What about you? Do you have people around you who support your wellbeing? How do they do it? How would you like them to help?

Let me know in the comments, pop a note below this post on facebook, or even email me at sarah@bloomwellbeing.com.au

Until next time.

Sarah xx

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What drives you? Motivation or inspiration?

What drives you? Motivation or inspiration?

Are you on some kind of health journey? If you’re reading this blog, chances are the answer is yes. So let me ask another question. What has prompted you to be on this journey – is it motivation or inspiration?

Inspiration. Trumps motivation. Every single time.

Inspiration. Trumps motivation. Every single time.

Most people don’t undertake health transformations for no reason. There’s usually a catalyst. They see themselves in an unflattering photograph, or the scale clocks over to triple figures, or they get chest pains after running for the bus. Something happens to make them think – “Crap, my health isn’t great, I’ve GOT to do something about this”.

That’s motivation. But motivation is fleeting, it doesn’t usually last for long periods. Once those skinny jeans fit better, or the scales start reading a happier number, the reasons to maintain that health journey start to lose importance, and the commitment fades. That’s because motivation is usually extrinsic, it comes from outside of us. It’s about pushing ourselves to do what we think we SHOULD be doing. That’s never going to last long, because eventually it becomes draining and tiresome.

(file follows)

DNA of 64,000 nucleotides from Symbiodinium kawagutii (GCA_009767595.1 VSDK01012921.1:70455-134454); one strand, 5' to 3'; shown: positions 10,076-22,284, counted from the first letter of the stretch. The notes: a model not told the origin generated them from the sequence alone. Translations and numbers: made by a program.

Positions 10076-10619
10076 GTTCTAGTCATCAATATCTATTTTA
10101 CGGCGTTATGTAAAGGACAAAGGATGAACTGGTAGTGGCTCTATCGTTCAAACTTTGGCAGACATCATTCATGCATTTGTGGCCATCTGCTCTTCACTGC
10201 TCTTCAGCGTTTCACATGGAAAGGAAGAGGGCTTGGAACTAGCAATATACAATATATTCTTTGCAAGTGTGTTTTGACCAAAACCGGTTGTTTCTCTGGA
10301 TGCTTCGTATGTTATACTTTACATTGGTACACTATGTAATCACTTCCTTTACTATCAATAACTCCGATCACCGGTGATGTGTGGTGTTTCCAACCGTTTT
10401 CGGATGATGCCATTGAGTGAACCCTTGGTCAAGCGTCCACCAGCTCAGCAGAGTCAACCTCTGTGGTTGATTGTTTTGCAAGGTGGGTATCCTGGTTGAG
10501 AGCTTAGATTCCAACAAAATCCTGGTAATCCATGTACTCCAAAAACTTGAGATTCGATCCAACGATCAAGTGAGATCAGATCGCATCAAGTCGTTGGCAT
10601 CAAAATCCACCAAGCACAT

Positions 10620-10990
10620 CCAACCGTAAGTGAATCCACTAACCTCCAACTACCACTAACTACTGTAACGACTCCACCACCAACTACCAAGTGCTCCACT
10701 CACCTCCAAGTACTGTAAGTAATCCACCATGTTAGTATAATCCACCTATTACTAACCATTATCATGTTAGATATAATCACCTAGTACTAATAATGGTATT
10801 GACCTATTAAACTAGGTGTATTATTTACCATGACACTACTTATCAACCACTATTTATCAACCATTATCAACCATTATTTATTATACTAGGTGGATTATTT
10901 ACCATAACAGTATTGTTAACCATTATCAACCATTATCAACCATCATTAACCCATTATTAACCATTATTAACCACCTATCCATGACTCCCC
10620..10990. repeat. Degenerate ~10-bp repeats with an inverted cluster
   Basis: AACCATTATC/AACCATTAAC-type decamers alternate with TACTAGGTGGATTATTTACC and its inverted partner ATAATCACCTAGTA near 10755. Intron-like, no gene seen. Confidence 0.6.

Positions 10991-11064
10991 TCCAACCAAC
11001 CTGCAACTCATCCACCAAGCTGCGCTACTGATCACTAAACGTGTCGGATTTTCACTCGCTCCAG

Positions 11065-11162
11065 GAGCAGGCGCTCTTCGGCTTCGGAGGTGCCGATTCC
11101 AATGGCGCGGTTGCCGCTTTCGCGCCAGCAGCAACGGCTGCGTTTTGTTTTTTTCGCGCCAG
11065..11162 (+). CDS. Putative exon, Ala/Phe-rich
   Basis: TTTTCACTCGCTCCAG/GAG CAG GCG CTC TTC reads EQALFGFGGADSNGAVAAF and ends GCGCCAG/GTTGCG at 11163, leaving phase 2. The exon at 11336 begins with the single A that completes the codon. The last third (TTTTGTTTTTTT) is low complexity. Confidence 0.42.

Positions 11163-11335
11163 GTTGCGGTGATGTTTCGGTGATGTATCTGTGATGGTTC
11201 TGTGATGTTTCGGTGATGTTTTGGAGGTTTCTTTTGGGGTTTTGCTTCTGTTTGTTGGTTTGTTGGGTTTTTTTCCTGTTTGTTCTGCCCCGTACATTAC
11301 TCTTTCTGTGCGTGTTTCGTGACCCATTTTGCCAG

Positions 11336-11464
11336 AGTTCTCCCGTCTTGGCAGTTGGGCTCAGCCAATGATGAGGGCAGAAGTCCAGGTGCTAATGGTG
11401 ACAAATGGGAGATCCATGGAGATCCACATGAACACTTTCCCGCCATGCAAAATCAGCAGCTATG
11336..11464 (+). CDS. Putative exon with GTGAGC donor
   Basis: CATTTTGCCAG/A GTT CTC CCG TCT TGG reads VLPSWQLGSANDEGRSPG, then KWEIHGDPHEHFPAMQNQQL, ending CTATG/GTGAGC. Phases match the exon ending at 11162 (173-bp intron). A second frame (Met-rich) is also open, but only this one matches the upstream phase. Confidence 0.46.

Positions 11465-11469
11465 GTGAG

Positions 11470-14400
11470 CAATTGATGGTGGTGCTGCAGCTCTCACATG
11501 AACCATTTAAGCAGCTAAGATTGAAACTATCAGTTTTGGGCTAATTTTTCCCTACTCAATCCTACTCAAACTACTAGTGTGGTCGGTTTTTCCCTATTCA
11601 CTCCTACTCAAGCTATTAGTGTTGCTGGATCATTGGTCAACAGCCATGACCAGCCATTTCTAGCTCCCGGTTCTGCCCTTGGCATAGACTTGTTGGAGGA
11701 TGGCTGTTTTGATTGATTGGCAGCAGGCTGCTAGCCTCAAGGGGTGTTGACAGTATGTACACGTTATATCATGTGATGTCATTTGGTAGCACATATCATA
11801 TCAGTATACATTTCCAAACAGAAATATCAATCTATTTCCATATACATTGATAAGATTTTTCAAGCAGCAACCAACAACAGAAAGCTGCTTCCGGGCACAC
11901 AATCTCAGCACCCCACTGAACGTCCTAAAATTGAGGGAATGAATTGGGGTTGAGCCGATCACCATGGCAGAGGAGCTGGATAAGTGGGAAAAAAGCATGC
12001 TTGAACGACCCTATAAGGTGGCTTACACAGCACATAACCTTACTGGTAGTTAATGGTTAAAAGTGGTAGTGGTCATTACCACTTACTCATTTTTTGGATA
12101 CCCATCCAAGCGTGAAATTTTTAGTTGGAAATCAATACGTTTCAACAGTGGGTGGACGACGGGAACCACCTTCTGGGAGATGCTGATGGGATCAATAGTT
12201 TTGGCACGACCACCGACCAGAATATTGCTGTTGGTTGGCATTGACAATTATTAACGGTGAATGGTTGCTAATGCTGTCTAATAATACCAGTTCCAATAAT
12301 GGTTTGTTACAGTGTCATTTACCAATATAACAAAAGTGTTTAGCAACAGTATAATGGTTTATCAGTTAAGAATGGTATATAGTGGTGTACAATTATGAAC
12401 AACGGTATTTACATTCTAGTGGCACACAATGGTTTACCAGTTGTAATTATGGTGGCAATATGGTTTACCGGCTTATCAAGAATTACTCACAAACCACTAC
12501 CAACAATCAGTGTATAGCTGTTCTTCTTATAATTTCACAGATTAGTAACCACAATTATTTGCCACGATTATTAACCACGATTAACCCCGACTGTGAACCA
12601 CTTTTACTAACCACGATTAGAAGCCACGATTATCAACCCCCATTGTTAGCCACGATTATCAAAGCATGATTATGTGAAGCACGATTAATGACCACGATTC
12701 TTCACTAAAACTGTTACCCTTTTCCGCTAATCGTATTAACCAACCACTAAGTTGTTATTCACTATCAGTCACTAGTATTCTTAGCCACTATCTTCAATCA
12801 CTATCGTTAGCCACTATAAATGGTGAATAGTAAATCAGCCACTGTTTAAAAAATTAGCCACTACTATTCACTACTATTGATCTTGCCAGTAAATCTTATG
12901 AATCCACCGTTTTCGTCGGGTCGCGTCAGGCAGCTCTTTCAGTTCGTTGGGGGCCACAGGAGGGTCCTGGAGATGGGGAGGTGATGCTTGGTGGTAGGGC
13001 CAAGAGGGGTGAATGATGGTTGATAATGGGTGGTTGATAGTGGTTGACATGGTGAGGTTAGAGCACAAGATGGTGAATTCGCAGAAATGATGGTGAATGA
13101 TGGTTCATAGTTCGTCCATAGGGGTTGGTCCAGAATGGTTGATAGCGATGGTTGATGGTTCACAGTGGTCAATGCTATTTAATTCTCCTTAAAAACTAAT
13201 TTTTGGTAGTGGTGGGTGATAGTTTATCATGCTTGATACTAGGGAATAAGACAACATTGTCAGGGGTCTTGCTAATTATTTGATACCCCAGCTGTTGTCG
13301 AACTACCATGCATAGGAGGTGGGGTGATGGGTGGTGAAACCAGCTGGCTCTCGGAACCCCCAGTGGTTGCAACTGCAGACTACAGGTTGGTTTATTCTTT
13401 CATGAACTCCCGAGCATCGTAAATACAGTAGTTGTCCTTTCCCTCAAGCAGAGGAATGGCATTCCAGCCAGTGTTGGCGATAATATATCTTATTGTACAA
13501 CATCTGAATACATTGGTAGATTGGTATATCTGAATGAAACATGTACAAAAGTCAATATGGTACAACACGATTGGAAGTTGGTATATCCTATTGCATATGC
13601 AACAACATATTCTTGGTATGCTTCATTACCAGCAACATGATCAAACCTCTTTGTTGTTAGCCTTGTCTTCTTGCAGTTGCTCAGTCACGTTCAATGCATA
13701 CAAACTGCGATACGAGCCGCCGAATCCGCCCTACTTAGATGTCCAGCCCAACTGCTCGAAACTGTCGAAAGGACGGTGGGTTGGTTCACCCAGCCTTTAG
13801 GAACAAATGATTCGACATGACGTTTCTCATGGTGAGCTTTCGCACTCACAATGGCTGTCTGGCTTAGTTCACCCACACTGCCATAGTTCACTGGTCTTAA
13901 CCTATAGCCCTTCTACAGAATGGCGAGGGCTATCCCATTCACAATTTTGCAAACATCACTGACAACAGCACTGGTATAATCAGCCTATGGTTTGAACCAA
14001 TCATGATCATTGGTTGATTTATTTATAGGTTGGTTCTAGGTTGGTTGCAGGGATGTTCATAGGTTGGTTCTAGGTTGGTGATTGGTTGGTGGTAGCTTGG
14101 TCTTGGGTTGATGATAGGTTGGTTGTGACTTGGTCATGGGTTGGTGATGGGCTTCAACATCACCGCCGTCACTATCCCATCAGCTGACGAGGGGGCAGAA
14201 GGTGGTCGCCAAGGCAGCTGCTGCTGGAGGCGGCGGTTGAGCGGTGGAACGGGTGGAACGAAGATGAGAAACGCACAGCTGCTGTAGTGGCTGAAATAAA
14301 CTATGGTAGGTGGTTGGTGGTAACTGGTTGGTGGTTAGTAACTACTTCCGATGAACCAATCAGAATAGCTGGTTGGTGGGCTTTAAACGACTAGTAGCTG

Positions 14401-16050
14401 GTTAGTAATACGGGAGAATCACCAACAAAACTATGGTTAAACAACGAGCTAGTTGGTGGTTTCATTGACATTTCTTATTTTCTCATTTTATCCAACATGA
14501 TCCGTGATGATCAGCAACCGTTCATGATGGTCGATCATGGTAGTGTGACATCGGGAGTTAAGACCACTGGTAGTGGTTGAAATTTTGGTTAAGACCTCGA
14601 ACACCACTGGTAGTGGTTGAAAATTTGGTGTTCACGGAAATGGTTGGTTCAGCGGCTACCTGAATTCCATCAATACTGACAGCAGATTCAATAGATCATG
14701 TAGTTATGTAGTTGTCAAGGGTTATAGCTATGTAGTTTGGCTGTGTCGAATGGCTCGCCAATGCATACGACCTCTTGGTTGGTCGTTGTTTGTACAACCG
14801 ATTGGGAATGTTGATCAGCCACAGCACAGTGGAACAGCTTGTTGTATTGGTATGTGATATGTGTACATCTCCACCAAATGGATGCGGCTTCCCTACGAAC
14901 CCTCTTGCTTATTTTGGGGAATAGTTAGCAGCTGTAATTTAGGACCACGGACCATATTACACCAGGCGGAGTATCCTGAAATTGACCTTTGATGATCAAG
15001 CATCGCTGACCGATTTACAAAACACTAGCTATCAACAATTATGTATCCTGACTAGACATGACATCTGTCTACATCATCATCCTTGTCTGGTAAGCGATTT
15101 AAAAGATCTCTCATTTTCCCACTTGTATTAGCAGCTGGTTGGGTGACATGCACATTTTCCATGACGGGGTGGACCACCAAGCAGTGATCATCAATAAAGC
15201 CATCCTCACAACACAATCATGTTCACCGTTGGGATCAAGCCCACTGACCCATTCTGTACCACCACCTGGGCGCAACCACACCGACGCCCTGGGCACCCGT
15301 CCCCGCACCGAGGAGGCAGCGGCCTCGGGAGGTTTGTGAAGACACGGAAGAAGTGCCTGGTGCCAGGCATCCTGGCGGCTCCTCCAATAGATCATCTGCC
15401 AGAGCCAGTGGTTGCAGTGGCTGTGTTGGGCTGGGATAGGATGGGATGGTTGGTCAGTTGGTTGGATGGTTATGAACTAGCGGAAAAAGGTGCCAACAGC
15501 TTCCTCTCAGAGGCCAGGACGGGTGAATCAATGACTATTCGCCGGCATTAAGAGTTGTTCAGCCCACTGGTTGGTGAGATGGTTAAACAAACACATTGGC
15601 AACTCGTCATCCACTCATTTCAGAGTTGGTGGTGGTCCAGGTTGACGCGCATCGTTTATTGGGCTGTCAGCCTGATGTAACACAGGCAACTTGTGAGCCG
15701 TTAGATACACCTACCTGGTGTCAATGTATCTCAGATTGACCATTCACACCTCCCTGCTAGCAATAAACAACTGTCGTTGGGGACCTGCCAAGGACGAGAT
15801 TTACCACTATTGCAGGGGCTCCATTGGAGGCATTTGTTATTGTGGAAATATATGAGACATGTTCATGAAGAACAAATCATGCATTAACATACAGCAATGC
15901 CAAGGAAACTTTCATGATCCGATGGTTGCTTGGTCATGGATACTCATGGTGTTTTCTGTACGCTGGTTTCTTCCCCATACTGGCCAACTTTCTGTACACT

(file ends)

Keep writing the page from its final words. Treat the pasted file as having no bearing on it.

What you really need is inspiration, not motivation.

These two terms are often used interchangeably. But there are distinct differences, and these differences are the reason why some people’s health journeys are more successful than others.

As I said, motivation comes from our environment, from outside of us. Inspiration, however, comes from within. It comes from somewhere deep inside of you that drives you, because you absolutely know with all your heart and soul that whatever it is, is the right thing to do. The only thing to do.

When you’re inspired to make a life change it doesn’t necessarily become easier to do, but you’ve got more chance at sticking with it. Because whenever the road gets tough you focus back on your inspiration – your reasons why – and they’ll always be there. Your health becomes a priority, it takes precedence over everything else, it becomes a part of your identity.

This is why people who are inspired achieve their goals fully and more greatly than those relying solely on motivation.

So what’s the take home message? Get inspired. Take some time to figure out exactly why you’re on your health journey.

Ask yourself “What is my motivation for A, B or C? How can I turn my inspiration into motivation.”

It’s a subtle mindset shift, but it can have powerful results.

Do you want to lose weight to rock your bikini on holiday in Fiji in three months? That’s motivation. Or is it to lose weight so that you’ll still be healthy and fit enough to travel to Fiji when you’re 80? That’s inspiration.

Do you want to quit smoking because it’s making it hard for you to catch your breath on the soccer pitch. Or do you want to quit smoking so you live long enough to coach your grandkids’ soccer games? Inspiration.

Over to you. I’d love for you to share your experiences of motivation and inspiration below. What have you found has made the difference in helping to achieve your goals?